How Wi-Fi could get a boost from Li-Fi: Page 2 of 5

Spectrum crunch

Using light to transmit data is nothing new; it’s how your TV’s remote control operates. But remote controls use infrared, which has severe limitations in distance and throughput.

Li-Fi was first introduced in 2011 at a TEDGlobal conference by Professor Harald Haas, Chair of Mobile Communications at the University of Edinburgh and co-founder/chief scientific officer of pureLi-Fi Ltd., the company trying to bring Li-Fi to the market.

Haas says he was inspired to create Li-Fi because of the spectrum crunch. He said he was working for Siemens on 4G when he realized the RF spectrum wasn’t enough for things like multimedia. Since then he developed the world’s first Li-Fi dongle, and partnered with French lighting manufacturer Lucibel to make the first fully integrated Li-Fi luminaire, which was shown at this year’s Mobile World Congress.

“Li-Fi is where Wi-Fi is fifteen years ago, and in five to ten years, Li-Fi will be as ubiquitous as Wi-Fi is now,” he claims.

Anand Oswal, senior vice president for engineering in the enterprise networking group at Cisco, says Cisco considers Li-Fi an “exciting, up-and-coming technology with a lot of potential.” Cisco’s strategy is to build out the Li-Fi technology and eventually develop products, but he adds “we’re still in an exploratory phase. Cisco has not made any decisions on the products and solutions with regards to Li-Fi.”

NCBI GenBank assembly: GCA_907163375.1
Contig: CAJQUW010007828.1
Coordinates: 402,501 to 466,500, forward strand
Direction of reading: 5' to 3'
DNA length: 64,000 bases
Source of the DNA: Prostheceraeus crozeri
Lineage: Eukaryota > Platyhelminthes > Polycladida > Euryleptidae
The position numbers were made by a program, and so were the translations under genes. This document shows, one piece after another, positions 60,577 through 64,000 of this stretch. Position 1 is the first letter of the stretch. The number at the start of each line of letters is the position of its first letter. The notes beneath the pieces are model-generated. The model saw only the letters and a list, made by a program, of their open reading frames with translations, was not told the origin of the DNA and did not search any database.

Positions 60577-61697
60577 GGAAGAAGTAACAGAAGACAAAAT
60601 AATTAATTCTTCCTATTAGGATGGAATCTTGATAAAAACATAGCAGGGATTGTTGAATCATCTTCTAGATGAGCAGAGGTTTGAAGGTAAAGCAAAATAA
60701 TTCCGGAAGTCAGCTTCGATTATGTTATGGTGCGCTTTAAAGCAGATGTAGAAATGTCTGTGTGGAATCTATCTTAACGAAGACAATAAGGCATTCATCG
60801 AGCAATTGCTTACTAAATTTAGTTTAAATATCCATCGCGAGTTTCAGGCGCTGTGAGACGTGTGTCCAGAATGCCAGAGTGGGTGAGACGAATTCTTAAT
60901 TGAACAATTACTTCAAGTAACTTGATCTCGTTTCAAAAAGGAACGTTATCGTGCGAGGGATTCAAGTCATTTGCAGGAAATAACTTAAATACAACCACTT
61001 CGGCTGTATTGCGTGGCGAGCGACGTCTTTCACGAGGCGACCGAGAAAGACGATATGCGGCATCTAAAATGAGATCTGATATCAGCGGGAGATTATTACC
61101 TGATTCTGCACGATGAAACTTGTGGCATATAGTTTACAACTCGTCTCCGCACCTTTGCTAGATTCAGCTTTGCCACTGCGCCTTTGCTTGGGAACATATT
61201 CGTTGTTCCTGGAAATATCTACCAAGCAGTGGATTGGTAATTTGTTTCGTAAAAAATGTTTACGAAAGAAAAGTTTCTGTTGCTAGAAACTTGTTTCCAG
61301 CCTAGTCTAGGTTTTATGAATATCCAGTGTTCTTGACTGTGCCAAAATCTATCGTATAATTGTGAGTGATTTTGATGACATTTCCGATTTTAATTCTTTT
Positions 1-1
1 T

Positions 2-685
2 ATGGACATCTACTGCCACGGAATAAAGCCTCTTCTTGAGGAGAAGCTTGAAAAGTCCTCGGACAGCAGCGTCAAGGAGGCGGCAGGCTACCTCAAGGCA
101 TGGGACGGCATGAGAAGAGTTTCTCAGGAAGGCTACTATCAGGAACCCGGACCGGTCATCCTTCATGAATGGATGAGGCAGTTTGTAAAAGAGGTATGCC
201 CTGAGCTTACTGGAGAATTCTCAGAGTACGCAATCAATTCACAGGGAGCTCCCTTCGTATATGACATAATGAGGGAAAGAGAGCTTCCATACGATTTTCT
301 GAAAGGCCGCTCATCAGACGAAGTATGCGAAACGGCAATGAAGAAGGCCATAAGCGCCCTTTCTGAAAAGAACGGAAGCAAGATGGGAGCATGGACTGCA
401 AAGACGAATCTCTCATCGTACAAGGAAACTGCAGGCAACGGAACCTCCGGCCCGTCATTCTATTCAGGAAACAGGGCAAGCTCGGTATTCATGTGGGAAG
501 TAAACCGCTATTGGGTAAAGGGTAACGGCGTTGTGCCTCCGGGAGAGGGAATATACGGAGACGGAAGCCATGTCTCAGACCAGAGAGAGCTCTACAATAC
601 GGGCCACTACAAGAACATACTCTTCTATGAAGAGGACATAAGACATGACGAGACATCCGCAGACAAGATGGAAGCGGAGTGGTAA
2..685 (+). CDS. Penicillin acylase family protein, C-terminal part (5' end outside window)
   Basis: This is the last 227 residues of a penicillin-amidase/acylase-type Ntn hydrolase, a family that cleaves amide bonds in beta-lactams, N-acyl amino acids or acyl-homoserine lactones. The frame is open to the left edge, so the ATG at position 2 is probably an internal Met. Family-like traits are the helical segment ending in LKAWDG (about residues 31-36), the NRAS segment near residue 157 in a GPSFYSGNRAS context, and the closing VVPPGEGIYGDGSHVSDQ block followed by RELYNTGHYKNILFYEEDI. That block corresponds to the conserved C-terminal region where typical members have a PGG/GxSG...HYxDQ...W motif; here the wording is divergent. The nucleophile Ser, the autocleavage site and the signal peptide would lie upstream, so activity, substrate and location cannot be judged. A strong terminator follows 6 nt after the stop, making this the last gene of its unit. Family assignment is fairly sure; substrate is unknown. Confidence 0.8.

A potential area of integration for Cisco is its Digital Building program, a suite of solutions in partnership with vendors including Philips, Microchip, Cree and Molex that leverages Cisco’s Power over Ethernet (PoE) and Universal Power over Ethernet (UPoE) innovations to power enterprise lighting systems.

“The capability to convert every light in the enterprise into a medium of wireless communication is a very natural evolution of this solution,” says Oswal. Cisco is collaborating with partners to explore how to integrate the technology seamlessly into Cisco’s wireless infrastructure. “That would allow the Li-Fi technology to leverage the decades of innovations in the Wi-Fi domain.”

One group very interested in Li-Fi is retailers, who see it as a potential replacement for beacon technology, says Jerry Johnson, president and CEO of the Energy Management Collaborative, an energy controls and IoT solution provider. He also has seen interest from government, airports, and owners of commercial spaces and buildings who want to supplement Wi-Fi or use Li-Fi to communicate with people in meeting rooms.

EMC plans to be a reseller of Li-Fi light bulbs nationwide and has already deployed them in 80 test sites.